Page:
It was my son's birthday today, and he requested a trip to the Virginia version of the Smithsonian Air & Space Museum. Eli has an 8-year-old boy's insatiable appetite for peering into biplanes, jets, space shuttles, etc., and his dad contentedly tagged along. But the rest of us needed a break after awhile and ducked into the IMAX presentation du jour: Hurricane on the Bayou. It's the wide-screen story of how the loss of wetlands, through mistaken efforts to control flooding and to facilitate oil production has eroded Louisiana wetlands and tragically contributed to Hurricane Katrina's toll. To me, it was a cut above many Imax presentations, which tend to be long on visuals but short on facts or ideas. Besides exceptional imagery of alligators & other wildlife dependent on a healthy bayou, "Hurricane" featured New Orleans-brand music, notably from Cajun blues master and wetlands activist, Tab Benoit. A local 14-year-old fiddle player, Amanda Shaw, also added her musical stylings and passion for 'gators to the emotional mix (& appeal to kids like mine). The movie's web page amplifies the message of wetlands conservation, with a guide for educators, a podcast on wetlands, and NOAA hurricane information. But it's the music that sticks with me, alternately jaunty and driving or yearning and grieving, as an unforgettable call to restore coastal wetlands to protect unique wildlife and human culture.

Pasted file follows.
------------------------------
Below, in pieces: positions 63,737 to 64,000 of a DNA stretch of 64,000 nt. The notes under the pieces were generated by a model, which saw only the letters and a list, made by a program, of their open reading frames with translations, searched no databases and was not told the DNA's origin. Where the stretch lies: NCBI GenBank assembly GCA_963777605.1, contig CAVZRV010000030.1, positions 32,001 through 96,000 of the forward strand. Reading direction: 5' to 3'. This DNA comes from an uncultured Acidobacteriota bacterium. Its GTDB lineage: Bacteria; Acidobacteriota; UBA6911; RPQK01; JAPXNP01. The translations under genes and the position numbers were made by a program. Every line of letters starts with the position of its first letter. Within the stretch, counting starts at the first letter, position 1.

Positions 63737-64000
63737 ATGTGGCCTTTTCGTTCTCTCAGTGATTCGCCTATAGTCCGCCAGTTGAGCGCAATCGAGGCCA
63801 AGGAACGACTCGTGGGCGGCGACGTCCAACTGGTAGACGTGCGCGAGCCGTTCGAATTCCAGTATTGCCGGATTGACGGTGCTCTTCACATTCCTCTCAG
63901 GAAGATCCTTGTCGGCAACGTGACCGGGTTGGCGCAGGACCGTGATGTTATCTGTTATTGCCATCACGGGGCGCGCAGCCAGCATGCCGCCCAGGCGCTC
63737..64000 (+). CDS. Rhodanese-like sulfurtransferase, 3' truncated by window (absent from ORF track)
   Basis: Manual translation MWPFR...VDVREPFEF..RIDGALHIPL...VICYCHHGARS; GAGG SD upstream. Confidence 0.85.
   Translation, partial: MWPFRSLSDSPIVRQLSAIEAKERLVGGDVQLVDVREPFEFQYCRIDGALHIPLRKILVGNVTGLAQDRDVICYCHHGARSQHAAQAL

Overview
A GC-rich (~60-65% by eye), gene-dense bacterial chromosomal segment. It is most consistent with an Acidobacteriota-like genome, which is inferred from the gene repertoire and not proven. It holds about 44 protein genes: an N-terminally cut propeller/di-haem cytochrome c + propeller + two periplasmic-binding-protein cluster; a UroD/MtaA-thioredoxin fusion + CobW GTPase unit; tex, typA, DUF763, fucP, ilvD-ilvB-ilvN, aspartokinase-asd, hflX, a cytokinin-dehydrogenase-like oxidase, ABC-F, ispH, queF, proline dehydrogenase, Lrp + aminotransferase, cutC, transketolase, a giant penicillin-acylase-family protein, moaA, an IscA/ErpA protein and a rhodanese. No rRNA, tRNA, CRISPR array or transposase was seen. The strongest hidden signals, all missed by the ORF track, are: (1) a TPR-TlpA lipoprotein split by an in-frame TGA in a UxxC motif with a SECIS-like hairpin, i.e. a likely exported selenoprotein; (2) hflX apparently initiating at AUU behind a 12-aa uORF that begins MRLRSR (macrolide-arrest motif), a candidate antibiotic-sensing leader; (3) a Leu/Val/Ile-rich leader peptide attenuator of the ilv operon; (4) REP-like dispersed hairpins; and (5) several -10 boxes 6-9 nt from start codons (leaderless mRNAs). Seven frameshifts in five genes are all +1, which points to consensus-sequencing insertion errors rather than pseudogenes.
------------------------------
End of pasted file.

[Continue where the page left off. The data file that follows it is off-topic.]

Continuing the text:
I'm not familiar with any good books about Louisiana's wildlife or ecosystems, but I know there are some out there. Any suggestions?